Arriving in May, 1962, Noble found himself poorly prepared for his assignment. He was a tall, blonde kid with a Yale degree in French Literature. Speaking no Vietnamese, he was stunned to learn that no else in his department did either. That situation reflected the low status the war in Vietnam warranted at the time in the U.S. 

Despite this, Noble’s resolve was firm. Committed to the ideal that South Vietnam was a young democratic republic struggling to survive, he would see that it did. The issues seemed clear, and to suggest otherwise was heresy.

Even though he was a Private, Noble enjoyed the privileges of an officer with the 704th Intelligence Corps Detachment in Saigon. After months of barracks living, Noble found himself quartered at the Continental Palace, one of the city’s finest hotels. The ironies abounded, with more to come.

Posing as a civilian worker for the Army, Noble began traveling around Saigon, then to Pleiku in the Central Highlands, gathering information simply by talking with South Vietnamese and foreign officials. He became a good dinner companion and a respectful guest in their homes.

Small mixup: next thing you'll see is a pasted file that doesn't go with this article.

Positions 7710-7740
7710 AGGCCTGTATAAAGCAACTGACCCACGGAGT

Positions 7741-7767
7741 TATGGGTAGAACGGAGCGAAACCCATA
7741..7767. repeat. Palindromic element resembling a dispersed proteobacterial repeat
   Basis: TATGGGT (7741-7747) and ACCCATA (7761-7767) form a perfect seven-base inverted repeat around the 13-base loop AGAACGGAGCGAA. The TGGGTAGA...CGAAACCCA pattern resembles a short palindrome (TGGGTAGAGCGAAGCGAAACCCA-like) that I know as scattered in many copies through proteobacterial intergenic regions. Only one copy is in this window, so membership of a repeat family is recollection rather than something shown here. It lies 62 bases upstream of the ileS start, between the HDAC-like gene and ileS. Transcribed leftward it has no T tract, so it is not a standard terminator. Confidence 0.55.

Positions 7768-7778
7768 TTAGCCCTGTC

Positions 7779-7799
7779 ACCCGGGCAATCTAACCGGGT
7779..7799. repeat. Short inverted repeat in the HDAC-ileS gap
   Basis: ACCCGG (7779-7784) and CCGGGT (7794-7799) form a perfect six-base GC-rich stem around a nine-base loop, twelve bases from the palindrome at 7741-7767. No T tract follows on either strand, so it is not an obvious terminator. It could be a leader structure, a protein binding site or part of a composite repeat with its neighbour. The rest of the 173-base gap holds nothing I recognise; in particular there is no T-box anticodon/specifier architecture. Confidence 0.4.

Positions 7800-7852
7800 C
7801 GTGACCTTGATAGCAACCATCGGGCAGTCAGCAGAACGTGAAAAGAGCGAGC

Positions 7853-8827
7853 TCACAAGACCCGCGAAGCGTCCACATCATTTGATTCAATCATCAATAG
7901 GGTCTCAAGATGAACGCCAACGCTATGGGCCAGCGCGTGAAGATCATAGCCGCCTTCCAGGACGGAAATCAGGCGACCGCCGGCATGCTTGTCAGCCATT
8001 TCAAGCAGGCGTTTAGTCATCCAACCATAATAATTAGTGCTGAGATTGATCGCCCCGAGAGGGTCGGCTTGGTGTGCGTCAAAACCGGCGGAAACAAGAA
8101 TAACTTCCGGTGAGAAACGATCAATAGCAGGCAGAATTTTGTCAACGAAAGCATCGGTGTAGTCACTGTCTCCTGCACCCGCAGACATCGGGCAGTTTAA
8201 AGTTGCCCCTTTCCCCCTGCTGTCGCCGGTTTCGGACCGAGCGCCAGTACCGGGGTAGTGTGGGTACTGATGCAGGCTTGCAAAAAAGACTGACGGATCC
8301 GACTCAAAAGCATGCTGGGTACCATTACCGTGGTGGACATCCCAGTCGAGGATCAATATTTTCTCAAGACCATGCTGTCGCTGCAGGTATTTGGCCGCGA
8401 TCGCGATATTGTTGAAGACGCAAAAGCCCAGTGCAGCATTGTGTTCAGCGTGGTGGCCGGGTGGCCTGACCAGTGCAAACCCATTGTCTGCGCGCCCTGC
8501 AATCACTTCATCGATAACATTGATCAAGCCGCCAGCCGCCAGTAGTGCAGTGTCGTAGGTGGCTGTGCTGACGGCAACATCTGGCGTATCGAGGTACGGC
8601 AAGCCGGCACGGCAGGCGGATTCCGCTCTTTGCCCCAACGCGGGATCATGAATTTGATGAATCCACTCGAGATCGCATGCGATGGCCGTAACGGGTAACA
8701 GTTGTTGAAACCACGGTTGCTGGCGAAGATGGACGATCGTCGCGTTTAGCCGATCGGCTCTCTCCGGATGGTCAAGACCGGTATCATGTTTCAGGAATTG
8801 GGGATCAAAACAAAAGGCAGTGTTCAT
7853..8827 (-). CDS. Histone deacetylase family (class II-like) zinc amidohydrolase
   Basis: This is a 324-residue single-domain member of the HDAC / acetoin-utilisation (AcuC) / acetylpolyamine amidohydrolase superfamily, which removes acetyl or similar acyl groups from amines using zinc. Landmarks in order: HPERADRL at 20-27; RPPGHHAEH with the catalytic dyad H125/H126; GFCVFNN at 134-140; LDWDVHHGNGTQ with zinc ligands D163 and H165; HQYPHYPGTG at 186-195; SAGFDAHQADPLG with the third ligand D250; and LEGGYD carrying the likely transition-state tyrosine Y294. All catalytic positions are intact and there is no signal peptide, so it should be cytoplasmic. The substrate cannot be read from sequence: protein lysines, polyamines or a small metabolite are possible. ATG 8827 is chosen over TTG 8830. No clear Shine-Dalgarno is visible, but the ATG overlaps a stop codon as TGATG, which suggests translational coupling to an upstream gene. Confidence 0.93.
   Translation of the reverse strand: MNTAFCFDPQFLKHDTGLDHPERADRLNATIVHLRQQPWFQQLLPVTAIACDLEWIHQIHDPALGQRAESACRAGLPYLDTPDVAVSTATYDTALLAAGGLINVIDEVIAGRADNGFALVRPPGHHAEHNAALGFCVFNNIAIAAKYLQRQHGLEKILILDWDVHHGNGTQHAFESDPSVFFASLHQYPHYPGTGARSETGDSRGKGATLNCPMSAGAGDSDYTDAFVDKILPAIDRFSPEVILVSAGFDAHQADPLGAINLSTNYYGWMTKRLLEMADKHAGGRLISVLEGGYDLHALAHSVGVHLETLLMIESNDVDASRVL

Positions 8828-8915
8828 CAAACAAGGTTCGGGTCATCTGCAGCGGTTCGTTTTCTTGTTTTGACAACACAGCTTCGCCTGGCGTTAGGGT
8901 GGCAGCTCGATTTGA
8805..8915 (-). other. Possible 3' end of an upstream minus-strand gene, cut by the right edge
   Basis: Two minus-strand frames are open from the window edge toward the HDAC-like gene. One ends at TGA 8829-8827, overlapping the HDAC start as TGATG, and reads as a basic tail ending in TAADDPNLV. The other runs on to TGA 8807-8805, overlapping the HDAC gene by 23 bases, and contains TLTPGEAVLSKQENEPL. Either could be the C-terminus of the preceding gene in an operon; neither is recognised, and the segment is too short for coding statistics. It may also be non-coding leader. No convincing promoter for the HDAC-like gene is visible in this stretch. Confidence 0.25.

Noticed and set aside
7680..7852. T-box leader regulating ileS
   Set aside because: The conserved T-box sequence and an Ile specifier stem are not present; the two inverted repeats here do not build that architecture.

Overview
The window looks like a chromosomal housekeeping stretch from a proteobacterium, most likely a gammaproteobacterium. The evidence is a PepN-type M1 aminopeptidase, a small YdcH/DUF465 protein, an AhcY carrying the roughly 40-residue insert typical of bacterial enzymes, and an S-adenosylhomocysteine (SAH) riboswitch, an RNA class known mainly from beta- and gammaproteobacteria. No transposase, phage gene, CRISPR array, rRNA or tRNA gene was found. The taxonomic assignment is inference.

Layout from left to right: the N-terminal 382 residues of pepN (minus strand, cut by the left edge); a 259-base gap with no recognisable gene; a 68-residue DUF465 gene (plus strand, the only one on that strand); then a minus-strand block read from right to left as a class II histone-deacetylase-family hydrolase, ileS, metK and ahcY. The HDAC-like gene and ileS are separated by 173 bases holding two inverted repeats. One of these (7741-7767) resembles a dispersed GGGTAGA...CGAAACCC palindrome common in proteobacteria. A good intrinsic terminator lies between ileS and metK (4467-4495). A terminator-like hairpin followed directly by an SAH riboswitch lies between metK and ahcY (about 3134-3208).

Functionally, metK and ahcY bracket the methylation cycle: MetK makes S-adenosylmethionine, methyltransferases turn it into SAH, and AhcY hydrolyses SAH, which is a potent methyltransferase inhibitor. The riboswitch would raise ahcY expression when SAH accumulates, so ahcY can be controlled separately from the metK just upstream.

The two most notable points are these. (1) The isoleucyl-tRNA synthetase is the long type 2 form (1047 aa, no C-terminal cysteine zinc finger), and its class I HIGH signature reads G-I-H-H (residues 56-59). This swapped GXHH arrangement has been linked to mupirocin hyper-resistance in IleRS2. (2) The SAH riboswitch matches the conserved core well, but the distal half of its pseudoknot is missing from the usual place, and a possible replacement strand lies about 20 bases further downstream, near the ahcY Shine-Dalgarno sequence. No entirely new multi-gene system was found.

Gradually, and reluctantly, Noble realized that America’s perception of the Ngo Dinh Diem administration was false. Far from helping the people of South Vietnam, Diem cared only for his family and friends. While ruthlessly suppressing the Buddhist and Montagnard populations, Diem ordered every report sanitized, declaring every operation successful, and every one of his actions just.

The façade weakened for Noble after a carefully planned Viet Cong attack on a Central Highlands village. With help from collaborators, the VC drew away Montagnard defenders and several Green Berets. With the village left poorly defended, the Viet Cong overran it, killing many villagers, burning houses, and seizing stocks of weapons and food.

The next day Montagnards suspected of collaborating were arrested, but getting useful information from them was difficult. Interrogations required three translators to convert questions from English to French, then to Vietnamese, and then to the tribesmen’s dialect. Often the questions were incomprehensible to the prisoners, and their answers were opaque. 

Having never used maps, calendars or clocks, they couldn’t provide specifics about the Viet Cong. They had collaborated simply because they were treated better by the VC than by their own government. They had never heard of Ho Chi Minh or Ngo Dinh Diem or the principles each professed to uphold. 

David Noble

Noble came away deeply shaken. It was the bitterest example of the absurdity of his nation’s cause. The implications were anathema to his superiors, but for Noble the conclusions were clear.